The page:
Who benefits from the Western Sahara issue status quo?

The status quo in the Western Sahara issue is not a solution in itself. It only protracts the conflict. As the UN mediator Christopher Ross said, the status quo regarding the final status of Western Sahara is “untenable” and “dangerous” especially as extremism, terrorism and organized crime are a growing threat in the Sahel region.
Ross, who was visiting Madrid, part of a tour that has already taken him to Morocco and, for the first time, to the Moroccan southern provinces, to Mauritania, to the Tindouf camps and to Algiers, warned that If the current situation drags out, violence could resume and could entail tragic consequences for the Sahrawi people (in the Tindouf camps) and for the whole of North Africa.
“If some are tempted to say that it is too risky to revive peace efforts and that the status quo guarantees at least stability, I am sure this would be a serious mistake, particularly because it (the status quo) is threatened by mounting extremism, terrorism and crime in the Sahel region,” argued Christopher Ross.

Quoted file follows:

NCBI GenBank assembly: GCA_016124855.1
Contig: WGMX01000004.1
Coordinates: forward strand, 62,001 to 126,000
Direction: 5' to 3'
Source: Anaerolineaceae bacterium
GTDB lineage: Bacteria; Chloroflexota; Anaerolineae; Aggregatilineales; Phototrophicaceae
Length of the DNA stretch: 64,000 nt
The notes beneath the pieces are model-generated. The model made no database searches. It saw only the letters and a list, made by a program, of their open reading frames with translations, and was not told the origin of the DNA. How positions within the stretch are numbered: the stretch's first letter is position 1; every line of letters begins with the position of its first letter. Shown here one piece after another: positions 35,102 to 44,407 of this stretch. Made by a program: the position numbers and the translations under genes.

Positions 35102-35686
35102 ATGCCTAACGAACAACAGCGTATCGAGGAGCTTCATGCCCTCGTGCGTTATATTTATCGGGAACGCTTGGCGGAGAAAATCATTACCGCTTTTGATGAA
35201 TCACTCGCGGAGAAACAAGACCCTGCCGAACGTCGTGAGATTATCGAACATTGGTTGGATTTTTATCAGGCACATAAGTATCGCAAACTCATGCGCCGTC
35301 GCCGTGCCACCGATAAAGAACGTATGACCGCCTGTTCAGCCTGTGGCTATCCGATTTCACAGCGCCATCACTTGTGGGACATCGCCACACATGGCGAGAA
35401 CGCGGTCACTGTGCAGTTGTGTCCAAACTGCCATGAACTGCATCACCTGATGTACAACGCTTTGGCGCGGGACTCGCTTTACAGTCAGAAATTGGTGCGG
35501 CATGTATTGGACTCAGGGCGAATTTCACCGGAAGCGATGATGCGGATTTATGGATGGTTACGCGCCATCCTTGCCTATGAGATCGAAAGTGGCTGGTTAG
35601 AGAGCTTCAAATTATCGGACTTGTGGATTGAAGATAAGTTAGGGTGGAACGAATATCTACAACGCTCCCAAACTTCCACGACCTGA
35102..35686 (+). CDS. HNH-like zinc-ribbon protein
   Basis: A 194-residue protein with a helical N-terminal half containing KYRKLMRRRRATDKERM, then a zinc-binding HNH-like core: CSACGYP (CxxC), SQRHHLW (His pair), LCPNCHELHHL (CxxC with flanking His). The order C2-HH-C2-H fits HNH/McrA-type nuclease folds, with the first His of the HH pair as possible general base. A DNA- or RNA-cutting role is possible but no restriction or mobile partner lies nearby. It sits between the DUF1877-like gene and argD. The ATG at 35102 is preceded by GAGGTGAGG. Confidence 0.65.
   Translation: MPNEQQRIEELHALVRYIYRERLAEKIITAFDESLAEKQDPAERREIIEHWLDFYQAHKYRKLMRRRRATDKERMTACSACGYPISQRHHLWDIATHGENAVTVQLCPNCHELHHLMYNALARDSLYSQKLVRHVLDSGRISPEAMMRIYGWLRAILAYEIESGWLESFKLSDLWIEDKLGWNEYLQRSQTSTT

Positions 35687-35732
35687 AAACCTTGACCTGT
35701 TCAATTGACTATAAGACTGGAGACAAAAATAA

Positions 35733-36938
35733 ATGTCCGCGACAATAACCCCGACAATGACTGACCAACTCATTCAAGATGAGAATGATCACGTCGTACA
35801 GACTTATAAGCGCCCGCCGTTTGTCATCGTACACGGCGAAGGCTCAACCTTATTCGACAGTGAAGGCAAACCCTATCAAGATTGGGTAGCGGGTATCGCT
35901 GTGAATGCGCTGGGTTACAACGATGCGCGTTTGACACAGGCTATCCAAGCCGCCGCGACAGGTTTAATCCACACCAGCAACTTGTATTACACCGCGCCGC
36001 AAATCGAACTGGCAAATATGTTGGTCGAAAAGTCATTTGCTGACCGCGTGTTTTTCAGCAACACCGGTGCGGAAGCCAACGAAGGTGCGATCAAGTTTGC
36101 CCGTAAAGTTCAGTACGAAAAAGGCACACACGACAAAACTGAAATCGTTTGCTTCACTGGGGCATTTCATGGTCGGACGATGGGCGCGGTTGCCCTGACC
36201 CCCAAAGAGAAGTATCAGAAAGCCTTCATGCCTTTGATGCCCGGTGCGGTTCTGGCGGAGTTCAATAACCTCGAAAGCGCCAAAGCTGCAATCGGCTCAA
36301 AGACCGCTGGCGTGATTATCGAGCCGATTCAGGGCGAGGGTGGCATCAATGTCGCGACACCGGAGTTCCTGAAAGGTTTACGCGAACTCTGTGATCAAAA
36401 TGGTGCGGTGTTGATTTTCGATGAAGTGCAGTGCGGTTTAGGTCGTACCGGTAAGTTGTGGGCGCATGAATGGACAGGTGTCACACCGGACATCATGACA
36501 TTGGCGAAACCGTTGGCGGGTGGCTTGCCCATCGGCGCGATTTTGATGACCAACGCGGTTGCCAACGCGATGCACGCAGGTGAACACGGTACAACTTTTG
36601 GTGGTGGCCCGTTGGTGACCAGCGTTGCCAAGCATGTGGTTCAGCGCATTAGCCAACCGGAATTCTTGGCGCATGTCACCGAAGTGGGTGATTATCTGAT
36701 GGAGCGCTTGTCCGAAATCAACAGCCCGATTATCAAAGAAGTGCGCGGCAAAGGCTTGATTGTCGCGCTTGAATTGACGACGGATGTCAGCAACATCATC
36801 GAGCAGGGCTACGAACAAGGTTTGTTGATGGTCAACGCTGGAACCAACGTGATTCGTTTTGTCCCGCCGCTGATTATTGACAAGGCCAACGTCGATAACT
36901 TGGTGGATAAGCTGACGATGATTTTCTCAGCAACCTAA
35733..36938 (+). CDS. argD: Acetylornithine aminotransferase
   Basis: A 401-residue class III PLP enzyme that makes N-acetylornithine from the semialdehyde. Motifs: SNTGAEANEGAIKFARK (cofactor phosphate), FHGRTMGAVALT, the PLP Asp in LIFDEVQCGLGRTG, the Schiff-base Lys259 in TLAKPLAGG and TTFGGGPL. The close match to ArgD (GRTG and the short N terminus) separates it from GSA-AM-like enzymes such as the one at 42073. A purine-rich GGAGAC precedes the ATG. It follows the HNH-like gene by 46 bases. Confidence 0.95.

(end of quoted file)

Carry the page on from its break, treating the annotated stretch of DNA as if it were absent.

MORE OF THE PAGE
According to the UN mediator, the dispute needs to be settled. “This is possible if there is a genuine willingness to engage in dialogue and to show resolve to find a compromise solution acceptable to all,” he said.
Part of the mission entrusted to him by the UN Secretary General, Ross is also scheduled to visit Paris, London, Washington and Moscow in a bid to put back on track the negotiations for a final settlement of the Sahara conflict and garner the international community’s support to the UN efforts.
Western geo-strategy and security pundits have repeatedly warned that the status quo in the Western Sahara issue was advantageous only to the Polisario leaders who want to perpetuate the conflict to continue embezzling the humanitarian assistance destined to the camps populations. For these experts, the Sahrawi refugee camps in Tindouf in the Algerian desert are a fertile breeding ground where the recruiters of the terrorist networks roaming in the Sahel strip, especially in northern Mali, find an easy prey.


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